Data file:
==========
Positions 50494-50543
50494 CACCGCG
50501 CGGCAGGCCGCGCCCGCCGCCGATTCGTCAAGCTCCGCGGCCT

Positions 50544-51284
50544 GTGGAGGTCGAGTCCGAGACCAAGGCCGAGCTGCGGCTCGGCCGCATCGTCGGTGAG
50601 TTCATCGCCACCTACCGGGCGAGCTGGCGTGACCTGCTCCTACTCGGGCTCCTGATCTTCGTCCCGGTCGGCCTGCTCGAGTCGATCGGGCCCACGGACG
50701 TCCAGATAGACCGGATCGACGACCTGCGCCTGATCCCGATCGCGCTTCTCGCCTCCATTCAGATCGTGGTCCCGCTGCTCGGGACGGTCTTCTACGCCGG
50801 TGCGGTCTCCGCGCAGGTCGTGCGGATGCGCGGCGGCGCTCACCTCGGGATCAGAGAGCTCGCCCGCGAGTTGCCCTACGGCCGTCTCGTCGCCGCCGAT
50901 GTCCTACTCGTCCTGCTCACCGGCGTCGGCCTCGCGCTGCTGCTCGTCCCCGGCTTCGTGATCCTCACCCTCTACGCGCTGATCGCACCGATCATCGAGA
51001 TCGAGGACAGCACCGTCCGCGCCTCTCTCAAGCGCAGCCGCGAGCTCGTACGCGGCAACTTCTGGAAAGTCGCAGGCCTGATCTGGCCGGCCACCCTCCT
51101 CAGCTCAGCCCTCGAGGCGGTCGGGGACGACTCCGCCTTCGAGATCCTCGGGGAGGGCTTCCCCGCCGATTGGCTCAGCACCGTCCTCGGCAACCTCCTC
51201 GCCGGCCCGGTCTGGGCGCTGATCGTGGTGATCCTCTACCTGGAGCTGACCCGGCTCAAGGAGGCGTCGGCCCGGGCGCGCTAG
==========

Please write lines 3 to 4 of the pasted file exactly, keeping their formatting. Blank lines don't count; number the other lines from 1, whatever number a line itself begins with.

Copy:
50501 CGGCAGGCCGCGCCCGCCGCCGATTCGTCAAGCTCCGCGGCCT

Positions 50544-51284